Tuesday, March 25, 2014

`A Special Way of Being Afraid'

I’ve never read a word written by T.F. Powys, author of the allegorical novel Mr. Weston’s Good Wine (1928) and scion of the prolific Powys clan, though his death in 1953 moved Philip Larkin to a typically Larkinesque contemplation. In a Nov. 11 letter to Patsy Avis Strang, recipient of the first love letters Larkin ever wrote, the poet says: 

“I expect you noticed Theodore Powys had died. I felt greatly distressed – did I say so before? However much you talk yourself into regarding death as merciful oblivion, the moment of death, I can’t help thinking, must be a little choppy, a fribbling as the currents of life fray against the currents of death, & it must leave plenty of time to realize what’s happening to you. `Between the stirrup & the ground, Him terror sought, him terror found.’ I went a long walk on Sunday in his memory, as it was the kind of day he liked -- `The colour of a poor man’s coat.’” 

The final quoted line I’m unable to identify but “Between the stirrup…” is Larkin’s grimly purposeful misquotation of two lines from “Epitaph for a Man Killed by Falling” by William Camden (1551-1623): “Betwixt the stirrup and the ground, / Mercy I ask’d; mercy I found.” In other words, between the time a Christian begins to fall from his horse and when he crashes dead on the ground, he is given sufficient opportunity to repent, ask for mercy and receive absolution. Call the couplet an expression of folk optimism. Boswell reports Dr. Johnson quoting Camden’s lines to him in 1783, one year before Johnson’s death. The old man says: “Sir, we are not to judge determinately of the state in which a man leaves this life. He may in a moment have repented effectually, and it is possible may have been accepted of God.” Graham Greene has the unschooled sociopath Pinkie Brown recite the lines in Brighton Rock (1938). 

Larkin, of course, would have none of this. The moment of dying is “a little choppy, a fribbling [OED on fribble: `to falter, stammer’],” he jokes. It represents the ultimate experience of horror, without consolation. What’s noteworthy is that the poet, at the age of thirty-one, uses the recent death of a writer, one for whom he seems to feel no profound enthusiasm, to meditate on the subject of dying without hope. And in a letter to a woman upon whom he has romantic designs – surely an unconventional strategy of seduction. More than twenty years later, in 1977, Larkin returned to the theme in a very different setting. “Aubade” is one of the great poems of the last century, including these lines:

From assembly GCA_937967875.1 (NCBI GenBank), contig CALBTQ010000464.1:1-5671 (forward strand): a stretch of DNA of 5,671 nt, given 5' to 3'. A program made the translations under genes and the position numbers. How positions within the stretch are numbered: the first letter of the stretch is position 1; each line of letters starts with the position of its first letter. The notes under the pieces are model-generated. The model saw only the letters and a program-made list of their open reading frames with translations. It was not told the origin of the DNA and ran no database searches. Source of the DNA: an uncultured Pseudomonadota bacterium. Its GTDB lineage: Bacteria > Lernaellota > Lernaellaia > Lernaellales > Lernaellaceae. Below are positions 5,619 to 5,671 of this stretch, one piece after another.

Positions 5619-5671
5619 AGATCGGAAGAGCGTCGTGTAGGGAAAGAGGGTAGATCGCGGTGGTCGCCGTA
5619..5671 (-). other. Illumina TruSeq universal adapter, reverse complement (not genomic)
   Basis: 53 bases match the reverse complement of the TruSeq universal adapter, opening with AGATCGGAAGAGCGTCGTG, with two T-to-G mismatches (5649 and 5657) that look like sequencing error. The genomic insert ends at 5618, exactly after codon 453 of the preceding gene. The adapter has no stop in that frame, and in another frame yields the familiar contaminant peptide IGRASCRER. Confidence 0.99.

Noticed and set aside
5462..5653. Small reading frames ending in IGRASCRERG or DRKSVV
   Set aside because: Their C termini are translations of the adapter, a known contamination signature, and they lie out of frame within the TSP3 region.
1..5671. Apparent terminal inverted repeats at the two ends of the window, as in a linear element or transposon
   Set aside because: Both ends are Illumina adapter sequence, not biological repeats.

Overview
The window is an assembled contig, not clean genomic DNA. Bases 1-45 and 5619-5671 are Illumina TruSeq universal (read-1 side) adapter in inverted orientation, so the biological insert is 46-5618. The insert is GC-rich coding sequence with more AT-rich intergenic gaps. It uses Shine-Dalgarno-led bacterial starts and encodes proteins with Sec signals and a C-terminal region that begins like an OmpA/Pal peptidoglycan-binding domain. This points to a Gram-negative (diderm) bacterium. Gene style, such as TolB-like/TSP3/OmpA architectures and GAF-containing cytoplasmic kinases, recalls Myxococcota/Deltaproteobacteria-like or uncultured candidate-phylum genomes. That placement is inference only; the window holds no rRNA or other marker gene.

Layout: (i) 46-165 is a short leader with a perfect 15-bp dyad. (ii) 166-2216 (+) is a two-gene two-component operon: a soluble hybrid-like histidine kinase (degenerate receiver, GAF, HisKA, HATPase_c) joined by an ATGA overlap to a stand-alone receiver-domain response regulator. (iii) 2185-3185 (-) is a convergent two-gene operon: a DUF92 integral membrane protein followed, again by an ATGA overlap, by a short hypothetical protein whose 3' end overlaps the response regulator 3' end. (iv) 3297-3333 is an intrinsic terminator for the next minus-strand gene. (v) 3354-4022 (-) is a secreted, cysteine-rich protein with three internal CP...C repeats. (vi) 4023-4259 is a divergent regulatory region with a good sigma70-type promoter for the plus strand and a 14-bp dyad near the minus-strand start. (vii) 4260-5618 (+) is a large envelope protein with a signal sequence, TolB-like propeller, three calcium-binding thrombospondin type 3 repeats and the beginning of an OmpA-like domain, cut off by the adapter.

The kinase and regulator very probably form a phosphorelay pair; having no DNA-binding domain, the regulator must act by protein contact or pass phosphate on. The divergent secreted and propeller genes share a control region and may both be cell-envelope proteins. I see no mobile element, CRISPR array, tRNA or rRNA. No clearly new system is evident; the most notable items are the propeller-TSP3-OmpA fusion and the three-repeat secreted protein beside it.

“This is a special way of being afraid
No trick dispels. Religion used to try,
That vast moth-eaten musical brocade
Created to pretend we never die,
And specious stuff that says No rational being
Can fear a thing it will not feel, not seeing
That this is what we fear—no sight, no sound,
No touch or taste or smell, nothing to think with,
Nothing to love or link with,
The anaesthetic from which none come round.” 

Reading “Aubade” again for the thousandth time, I thought of the final lines Kingsley Amis writes in his portrait of Larkin in Memoirs (1991): 

“My sorrow at his death and my abiding sense of loss is tinged with regret. He was my best friend and I never saw enough of him or knew him as well as I wanted to. If I had, I might have been able to tell him, among other things, that he was a wonderful poet whose work would last. But as it is I have to fall back on hoping he knew I thought so.”

1 comment:

Adam said...

I wonder if the seduction was a subtler (perhaps even unconscious) attempt at something along the lines of Andrew Marvell's 'To His Coy Mistress'. This life is fleeting; love and sex are suitable past times in the meantime.